Government to Government

Tribal sovereignty has existed since time immemorial. 

Prior to the formation of the United States Government, Tribal Nations negotiated treaties with Great Britain and Spain, establishing them as nations on the global level. Tribal sovereignty is inherent, existing before the United States Government existed. 

Through Supreme Court cases, statutes and regulations, agreements made through treaties between Tribes and the United States Government have created a “trust responsibility.” Trust responsibility is a legally enforceable obligation of the United States to protect tribal self-determination, tribal lands, assets, resources, and treaty rights, as well as carry out the directions of federal statutes and court cases. 

Tribal governance is based on trusted systems, policies, and environments—governance that empowers our people, is culturally competent, and promotes health equity.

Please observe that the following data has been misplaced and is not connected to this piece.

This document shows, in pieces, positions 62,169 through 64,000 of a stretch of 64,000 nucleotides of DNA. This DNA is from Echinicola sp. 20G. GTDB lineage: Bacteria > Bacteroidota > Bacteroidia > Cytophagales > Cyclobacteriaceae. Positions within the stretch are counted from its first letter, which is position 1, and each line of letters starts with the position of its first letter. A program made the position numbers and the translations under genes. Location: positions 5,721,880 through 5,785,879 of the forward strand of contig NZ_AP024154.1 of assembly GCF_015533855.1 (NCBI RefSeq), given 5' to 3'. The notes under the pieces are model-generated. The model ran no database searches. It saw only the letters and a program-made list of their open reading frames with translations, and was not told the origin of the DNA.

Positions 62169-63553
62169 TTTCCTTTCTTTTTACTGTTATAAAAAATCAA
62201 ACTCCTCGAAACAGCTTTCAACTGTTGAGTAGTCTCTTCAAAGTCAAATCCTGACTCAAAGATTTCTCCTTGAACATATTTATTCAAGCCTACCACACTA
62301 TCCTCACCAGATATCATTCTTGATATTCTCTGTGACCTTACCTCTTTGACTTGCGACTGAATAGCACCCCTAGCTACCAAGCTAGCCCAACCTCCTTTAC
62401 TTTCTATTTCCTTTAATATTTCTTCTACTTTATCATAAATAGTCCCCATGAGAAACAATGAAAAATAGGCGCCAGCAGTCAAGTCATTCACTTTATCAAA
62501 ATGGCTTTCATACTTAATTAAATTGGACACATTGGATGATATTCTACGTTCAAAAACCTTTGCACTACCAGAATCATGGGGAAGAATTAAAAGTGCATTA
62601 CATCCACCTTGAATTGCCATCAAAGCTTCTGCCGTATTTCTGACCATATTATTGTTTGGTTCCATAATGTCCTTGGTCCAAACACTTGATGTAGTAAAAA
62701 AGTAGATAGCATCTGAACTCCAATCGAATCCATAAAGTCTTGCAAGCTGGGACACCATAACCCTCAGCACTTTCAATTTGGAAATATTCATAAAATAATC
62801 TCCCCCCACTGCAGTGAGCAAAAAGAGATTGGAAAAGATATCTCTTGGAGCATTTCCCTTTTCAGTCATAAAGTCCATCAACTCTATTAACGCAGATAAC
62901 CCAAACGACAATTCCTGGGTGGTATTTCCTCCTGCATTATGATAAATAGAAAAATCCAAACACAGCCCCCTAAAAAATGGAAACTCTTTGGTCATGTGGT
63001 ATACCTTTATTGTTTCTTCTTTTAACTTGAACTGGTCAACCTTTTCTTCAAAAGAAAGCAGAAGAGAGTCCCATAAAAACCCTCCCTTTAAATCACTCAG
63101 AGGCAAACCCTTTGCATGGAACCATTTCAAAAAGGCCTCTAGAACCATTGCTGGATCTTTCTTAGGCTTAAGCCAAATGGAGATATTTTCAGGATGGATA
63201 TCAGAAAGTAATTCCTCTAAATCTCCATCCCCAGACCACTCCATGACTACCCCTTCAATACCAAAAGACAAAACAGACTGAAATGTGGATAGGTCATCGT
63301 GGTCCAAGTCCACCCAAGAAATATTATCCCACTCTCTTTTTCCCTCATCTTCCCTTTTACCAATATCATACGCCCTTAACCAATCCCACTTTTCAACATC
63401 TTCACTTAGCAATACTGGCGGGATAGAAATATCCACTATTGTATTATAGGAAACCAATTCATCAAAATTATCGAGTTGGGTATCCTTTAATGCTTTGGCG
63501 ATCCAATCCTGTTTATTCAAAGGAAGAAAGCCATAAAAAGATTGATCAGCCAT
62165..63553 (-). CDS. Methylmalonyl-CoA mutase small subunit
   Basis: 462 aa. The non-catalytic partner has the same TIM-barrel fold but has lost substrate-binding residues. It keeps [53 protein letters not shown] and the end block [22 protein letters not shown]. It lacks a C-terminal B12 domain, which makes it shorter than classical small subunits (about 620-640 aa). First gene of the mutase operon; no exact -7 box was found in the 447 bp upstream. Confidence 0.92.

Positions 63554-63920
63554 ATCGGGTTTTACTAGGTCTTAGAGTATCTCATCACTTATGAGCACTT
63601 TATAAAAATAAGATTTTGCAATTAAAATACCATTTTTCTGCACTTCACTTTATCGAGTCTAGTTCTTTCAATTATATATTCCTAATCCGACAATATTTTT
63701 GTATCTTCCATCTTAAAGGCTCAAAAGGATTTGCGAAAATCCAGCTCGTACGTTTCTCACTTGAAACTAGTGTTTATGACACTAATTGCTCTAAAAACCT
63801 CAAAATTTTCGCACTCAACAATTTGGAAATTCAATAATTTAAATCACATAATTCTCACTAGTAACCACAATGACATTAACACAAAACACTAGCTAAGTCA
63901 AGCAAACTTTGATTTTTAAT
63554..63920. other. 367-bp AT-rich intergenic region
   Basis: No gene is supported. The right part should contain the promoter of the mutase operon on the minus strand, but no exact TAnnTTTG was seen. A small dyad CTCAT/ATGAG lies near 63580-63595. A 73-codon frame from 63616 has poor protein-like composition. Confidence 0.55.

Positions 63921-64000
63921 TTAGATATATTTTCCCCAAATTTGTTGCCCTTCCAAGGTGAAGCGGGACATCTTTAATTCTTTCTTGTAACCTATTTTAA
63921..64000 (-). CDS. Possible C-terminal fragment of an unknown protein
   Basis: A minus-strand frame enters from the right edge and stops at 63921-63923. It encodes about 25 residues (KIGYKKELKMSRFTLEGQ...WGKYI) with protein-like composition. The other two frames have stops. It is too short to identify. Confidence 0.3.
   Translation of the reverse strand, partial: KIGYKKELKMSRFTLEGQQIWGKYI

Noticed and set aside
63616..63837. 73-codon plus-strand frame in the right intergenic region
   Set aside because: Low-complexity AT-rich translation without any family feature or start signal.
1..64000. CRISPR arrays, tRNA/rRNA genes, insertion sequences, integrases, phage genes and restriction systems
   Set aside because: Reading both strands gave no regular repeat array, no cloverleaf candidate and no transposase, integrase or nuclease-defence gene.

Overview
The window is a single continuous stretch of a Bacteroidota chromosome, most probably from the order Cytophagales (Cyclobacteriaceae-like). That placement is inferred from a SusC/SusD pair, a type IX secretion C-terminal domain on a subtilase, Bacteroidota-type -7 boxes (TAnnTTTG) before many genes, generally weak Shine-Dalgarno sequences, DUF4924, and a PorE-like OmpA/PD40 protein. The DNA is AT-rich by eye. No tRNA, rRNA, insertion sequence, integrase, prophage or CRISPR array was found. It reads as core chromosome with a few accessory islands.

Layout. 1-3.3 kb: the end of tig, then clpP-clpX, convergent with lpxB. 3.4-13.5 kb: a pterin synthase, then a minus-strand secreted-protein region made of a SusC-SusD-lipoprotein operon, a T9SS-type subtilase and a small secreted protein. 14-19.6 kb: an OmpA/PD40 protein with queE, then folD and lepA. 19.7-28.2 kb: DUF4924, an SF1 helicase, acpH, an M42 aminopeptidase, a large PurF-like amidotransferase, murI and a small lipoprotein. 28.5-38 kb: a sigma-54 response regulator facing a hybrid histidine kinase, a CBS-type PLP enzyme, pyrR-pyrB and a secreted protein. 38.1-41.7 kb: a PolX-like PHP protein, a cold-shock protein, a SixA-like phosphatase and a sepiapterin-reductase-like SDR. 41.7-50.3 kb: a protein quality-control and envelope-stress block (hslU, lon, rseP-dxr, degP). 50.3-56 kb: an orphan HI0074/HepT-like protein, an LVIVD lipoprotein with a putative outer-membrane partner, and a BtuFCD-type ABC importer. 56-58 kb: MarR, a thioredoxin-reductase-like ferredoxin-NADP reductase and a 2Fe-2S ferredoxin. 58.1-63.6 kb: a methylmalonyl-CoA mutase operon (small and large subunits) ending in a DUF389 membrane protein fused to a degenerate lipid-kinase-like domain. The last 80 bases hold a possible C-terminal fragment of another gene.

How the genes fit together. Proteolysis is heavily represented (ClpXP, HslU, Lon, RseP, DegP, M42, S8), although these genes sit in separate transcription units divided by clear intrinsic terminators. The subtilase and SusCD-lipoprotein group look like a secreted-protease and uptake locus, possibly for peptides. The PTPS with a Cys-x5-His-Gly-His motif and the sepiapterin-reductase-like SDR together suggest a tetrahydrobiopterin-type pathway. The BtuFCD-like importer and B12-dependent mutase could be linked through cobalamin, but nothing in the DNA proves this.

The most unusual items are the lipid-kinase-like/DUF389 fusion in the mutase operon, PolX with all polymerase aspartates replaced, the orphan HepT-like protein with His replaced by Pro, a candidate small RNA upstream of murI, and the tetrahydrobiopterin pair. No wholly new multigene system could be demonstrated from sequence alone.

Tribes with ceded land in Washington State signed treaties with the United States before Washington became a state. Today, Tribes and the State of Washington work together in a government-to-government relationship. 

The Centennial Accord, which was executed on August 4, 1989, ensures the paramount authority for both Tribal governments and Washington State governments to exist and to govern, and establishes the respect for the values and cultures represented by Tribal governments. 

The Millennium Agreement, which was signed in 1999, frames the terms and principles of the State/Tribal relationship required to cement the government-to-government relationship. The principles include partnership and collaboration related to economic, social/cultural issues, and natural resources. It also established a commitment to improved communication, cooperative education, and the development of a consensus-based, lasting, and respectful relationship.  

Government-to-government work also includes holding the federal government accountable to fulfilling treaty obligations regarding health. This becomes particularly important when setting state policies and procedures that have a mix of federal and state funding and directly impact Indian Health Care Providers, both at Tribal Clinics and Urban Indian Health Organizations.

See the Governor’s Office of Indian Affairs for how the Centennial Accord and Millenium Agreement are being implemented on an ongoing basis.